Six Questions With Dr. Jeffrey S. Gurock on His New Book, The Jews of Harlem
It was once home to the third-largest Jewish community in the world, but today, New York City’s Harlem neighborhood is firmly established in the American mind as traditionally African American. How did that come to pass, and why? How did these two minority communities interact with each other as they shared the same city streets, and as one gradually eclipsed the other? Will Harlem ever reclaim its Jewish history?
Dr. Jeffrey S. Gurock, Libby M. Klaperman Professor of Jewish History, first explored these questions in 1979 with the publication of his book When Harlem Was Jewish 1870-1930 (Columbia University Press). But nearly 40 years later, he found himself drawn to the Jews of that neighborhood again as the racial and religious scene uptown has begun to change. YU News sat down with Gurock to discuss his newest book, The Jews of Harlem: The Rise, Decline, and Revival of a Jewish Community (New York University Press), which steps back into the past to examine the roots and surprising epilogue of Jewish life in Harlem.
1. What first prompted you to write about Harlem?
I was a child of the 60s and I grew up during a time period in New York and U.S. history where there was competition and great struggle between Jews and African Americans. When I was thinking of doing my dissertation, I wanted to write about Jews and blacks during the era of segregation. My professor at Columbia University said, “Don’t look at the attitudes of leaders, look at the places where Jews and African Americans interacted.” I looked out the window on Morningside Heights and saw Harlem. I knew that I had a topic. But as it turned out there was much more to the Jewish Harlem story—especially the question of what it meant to live as a Jew as you moved out of the iconic immigrant hub of the Lower East Side.
2. For readers not familiar with When Harlem Was Jewish, can you encapsulate why Harlem was such an important Jewish community in the early 20th century?
It was the third largest Jewish community in the world, second only to the Lower East Side and Warsaw. If you walked the blocks of Harlem, every place you’d turn you’d see Jews. For brief shining moments it was an extraordinary Jewish community with all the institutions. That’s not to say it was entirely religious—people weren’t necessarily going into its many shuls, they were walking up and down the street on Jewish holidays looking to be seen. There’s more than one Harlem. There’s the working class Harlem, the middle class Harlem. From Zionist to radical to Orthodox to people who aren’t interested in religious life, Jews of every kind were moving uptown. By 1917, there were 175,000 Jews in Harlem—some rich and some poor—living in tenements on blocks that had more than 1,000 people per acre.
3. Why did Jews begin to move away from Harlem?
During World War I the city becomes very overcrowded as many African Americans and poor whites working in war industries moved in, and there is deterioration in existing neighborhoods. To combat this, New York City’s Board of Estimate offered 10 years free of real estate taxes to anyone who builds an apartment building in the outer boroughs or other parts of the City. Jews start moving to whole new areas like Flatbush, Boro Park, the Grand Concourse and so on, and as they move out, the areas they leave are filled by African Americans and Latinos.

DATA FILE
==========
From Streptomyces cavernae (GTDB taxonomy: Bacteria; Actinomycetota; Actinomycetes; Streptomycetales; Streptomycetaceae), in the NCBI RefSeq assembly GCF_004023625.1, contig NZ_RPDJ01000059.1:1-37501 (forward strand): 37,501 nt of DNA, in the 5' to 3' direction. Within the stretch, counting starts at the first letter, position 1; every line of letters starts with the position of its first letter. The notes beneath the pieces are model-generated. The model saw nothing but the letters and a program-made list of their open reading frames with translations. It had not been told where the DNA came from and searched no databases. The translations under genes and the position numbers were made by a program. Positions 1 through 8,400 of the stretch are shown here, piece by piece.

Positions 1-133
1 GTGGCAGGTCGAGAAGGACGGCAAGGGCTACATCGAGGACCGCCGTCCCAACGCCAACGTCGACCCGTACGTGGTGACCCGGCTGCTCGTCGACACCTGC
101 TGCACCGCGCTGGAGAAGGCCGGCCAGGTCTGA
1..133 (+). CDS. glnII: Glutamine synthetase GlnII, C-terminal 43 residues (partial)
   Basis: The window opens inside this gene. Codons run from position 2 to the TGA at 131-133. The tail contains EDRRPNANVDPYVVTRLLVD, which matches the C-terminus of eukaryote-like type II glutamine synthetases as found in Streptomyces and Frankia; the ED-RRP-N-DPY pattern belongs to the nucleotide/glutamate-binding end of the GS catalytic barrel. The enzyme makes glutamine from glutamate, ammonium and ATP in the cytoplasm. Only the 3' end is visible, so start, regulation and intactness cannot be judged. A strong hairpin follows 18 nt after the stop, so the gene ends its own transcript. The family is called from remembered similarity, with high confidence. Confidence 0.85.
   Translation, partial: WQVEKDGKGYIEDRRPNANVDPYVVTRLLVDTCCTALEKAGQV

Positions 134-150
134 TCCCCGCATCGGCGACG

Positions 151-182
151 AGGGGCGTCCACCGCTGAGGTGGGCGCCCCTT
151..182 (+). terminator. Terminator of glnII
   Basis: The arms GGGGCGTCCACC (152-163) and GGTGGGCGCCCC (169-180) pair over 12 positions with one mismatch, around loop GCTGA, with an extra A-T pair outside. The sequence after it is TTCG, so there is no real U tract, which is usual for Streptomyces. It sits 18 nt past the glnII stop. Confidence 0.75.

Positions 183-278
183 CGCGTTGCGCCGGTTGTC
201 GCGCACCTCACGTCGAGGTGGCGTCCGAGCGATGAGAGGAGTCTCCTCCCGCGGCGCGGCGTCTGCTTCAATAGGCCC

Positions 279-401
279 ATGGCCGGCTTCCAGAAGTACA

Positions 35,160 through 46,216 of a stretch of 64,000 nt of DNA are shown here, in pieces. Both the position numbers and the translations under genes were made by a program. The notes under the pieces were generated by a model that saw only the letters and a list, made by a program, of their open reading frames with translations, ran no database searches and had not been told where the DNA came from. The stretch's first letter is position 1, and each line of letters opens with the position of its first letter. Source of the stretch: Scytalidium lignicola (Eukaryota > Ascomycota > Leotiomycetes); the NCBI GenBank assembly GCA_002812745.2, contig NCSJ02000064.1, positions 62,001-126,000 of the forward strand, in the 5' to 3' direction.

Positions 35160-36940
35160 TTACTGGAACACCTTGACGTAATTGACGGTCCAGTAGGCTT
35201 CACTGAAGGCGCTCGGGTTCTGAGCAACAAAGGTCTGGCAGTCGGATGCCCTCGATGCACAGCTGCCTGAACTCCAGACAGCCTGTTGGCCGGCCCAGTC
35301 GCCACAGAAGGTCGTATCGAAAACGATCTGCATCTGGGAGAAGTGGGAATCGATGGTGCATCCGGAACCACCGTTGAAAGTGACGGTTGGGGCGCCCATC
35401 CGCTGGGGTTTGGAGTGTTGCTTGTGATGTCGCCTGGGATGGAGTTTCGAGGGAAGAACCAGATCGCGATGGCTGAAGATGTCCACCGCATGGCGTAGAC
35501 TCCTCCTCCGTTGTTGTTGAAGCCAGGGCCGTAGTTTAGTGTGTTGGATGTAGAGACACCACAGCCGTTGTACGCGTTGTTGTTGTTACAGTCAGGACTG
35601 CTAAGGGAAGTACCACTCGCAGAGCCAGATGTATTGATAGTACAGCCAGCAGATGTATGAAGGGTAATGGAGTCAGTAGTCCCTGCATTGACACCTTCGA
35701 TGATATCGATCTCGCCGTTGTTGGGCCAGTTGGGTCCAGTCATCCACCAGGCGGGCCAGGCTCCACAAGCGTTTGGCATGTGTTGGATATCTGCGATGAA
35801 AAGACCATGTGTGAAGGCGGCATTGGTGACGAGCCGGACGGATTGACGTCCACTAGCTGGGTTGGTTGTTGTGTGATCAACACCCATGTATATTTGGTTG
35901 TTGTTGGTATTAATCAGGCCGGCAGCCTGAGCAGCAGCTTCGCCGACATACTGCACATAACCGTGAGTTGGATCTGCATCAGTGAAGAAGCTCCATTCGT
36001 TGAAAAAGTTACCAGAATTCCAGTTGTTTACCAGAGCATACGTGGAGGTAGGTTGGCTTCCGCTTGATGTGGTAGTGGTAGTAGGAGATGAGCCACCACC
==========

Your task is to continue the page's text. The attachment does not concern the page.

4. What will your readers learn about the complicated relationship between African Americans and Jews in this area?
The way I see it, there’s no one Jewish voice or attitude toward African Americans in evidence in Harlem, and no one African American voice on Jews. Some Jews were advocates of civil rights and were staunch integrationists and some were complicit in exploiting the African American community. Similarly, there were African Americans who were collegial and others who were anti-Semitic. There’s never been just one voice among Gotham’s many racial and religious groups.
5. Why did you decide to revisit this topic nearly 40 years later?
With New York changing and gentrification in the air, there was a whole new aspect to the Harlem story that begs to be told. In this book, I also broaden the scope of my discussion to touch on areas I didn’t explore in the original work—there’s much more focus on the cultural imprint of the Jews in Harlem. For instance, there was a Jewish presence in terms of music: Al Jolson, the Gershwins, Fanny Brice. The famous Apollo Theater was owned and operated by Jews, who brought some of great African American talents to the neighborhood.
6. What is the future of Jews in Harlem?
Right now there are more whites than African American in Harlem. That’s been the case for almost a decade. Jews are returning to Harlem, but Judaism as a religion has been slow to come back to a community that once had hundreds of synagogues and educational and cultural institutions. Most of these young gentrifiers are not particularly interested in maintaining their Judaism; it’s part of the general malaise of our times in America everywhere. However, on the positive side, there are a number of small start-up initiatives to be noted: a new Harlem Jewish Community Center, a Hebrew language charter school and of course, Chabad, which has been in the neighborhood for a decade. It’s only the beginning. Let’s see what happens.